Financials fund managers are starting to nibble away at troubled life insurance stocks, tempted by p...
Financials fund managers are starting to nibble away at troubled life insurance stocks, tempted by potentially great long-term value.
Standard Life's decision to cut payouts to 2.3 million pension savers by 15% is one of several recent negatives that have had the bears out in the life insurance sector, particularly in the UK.
However, David Jane, fund manager for the M&G Global Financials fund, says people seem to have forgotten that 'ultimately life insurance is a growth industry'.
He says: 'Unless you take the view that governments will provide for people's retirement, and I just do not see that as credible, these companies are still very well positioned for long-term growth.
'It is just a matter of getting out of this short-term capital squeeze. But nobody is thinking of life insurers as a growth sector right now, which is why I have been buying them, cautiously and gradually.'
Funds that can spot and buy the life insurers, which should emerge stronger and fitter from the dip in economic growth, will be handsomely rewarded in the long term, says Jane.
He adds that overall, his financials fund is cautiously moving to being less underweight both life and general insurance. Most counterparts, he feels, are probably moving towards neutral as they own a lot of AIG, an equity in which he is not invested.
David McCraw, Edinburgh Global Financials fund manager, notes it is difficult to estimate the impact of the recent FSA relaxation of the rules on life insurers' equity exposure.
European Union rules say a life insurer's free asset ratio must be at the level at which its assets are at least 4% higher than its future liabilities. Stock market falls have caused life firms to rapidly shed equities to meet the ratio, prompting the FSA to act.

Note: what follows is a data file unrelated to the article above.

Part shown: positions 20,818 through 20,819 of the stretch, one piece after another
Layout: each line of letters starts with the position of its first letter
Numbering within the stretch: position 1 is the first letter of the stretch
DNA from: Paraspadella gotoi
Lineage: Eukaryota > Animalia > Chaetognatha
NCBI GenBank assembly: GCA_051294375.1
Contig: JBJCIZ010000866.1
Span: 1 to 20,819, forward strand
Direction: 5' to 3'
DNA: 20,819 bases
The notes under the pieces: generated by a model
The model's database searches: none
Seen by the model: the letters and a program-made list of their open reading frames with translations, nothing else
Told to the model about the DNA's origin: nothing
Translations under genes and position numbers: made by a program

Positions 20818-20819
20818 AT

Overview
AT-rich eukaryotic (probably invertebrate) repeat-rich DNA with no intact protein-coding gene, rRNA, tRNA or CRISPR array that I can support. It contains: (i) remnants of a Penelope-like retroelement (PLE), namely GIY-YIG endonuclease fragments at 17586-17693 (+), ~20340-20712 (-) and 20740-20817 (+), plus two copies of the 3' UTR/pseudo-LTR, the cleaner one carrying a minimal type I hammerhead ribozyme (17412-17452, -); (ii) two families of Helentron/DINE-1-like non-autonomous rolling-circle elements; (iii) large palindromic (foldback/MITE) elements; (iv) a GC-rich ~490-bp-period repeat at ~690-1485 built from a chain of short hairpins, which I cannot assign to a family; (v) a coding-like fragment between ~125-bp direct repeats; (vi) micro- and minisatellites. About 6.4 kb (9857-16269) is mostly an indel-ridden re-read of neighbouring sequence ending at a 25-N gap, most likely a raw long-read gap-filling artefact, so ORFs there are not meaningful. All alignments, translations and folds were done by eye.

The FSA says its action is in advance of move to reform and add transparency to insurers' with-profits fund solvency requirements.
McCraw says the value of the FSA action is hard to gauge as the life insurers' true exposure to equities is an unknown.
In a stock market rally, he adds, there might also be further selling pressures on the firms in order to take quick profits, which will reduce their exposure further. But his gut feeling is that their exposure is probably lower than widely thought as they have been selling equities for at least a year.
Standard Life's announcement of exit penalties and bonus cuts for with-profits customers has put a drag on the life sector. McCraw adds: 'To what extent can the life insurers continue to offer competitive products, particularly now the with-profits fund type product is not likely to have much success garnering new business?'
Life firms are also still frustrated by tight restrictions such as the 1% cap on costs on stakeholder pension products. He says: 'One big company said it could be 10-15 years before it starts making any money on stakeholder pensions.
'But the longer-term argument is indeed that the pool of private savings potentially has to continue to expand.
'That has to be good for those able to provide products on a cost-effective, profitable basis.'
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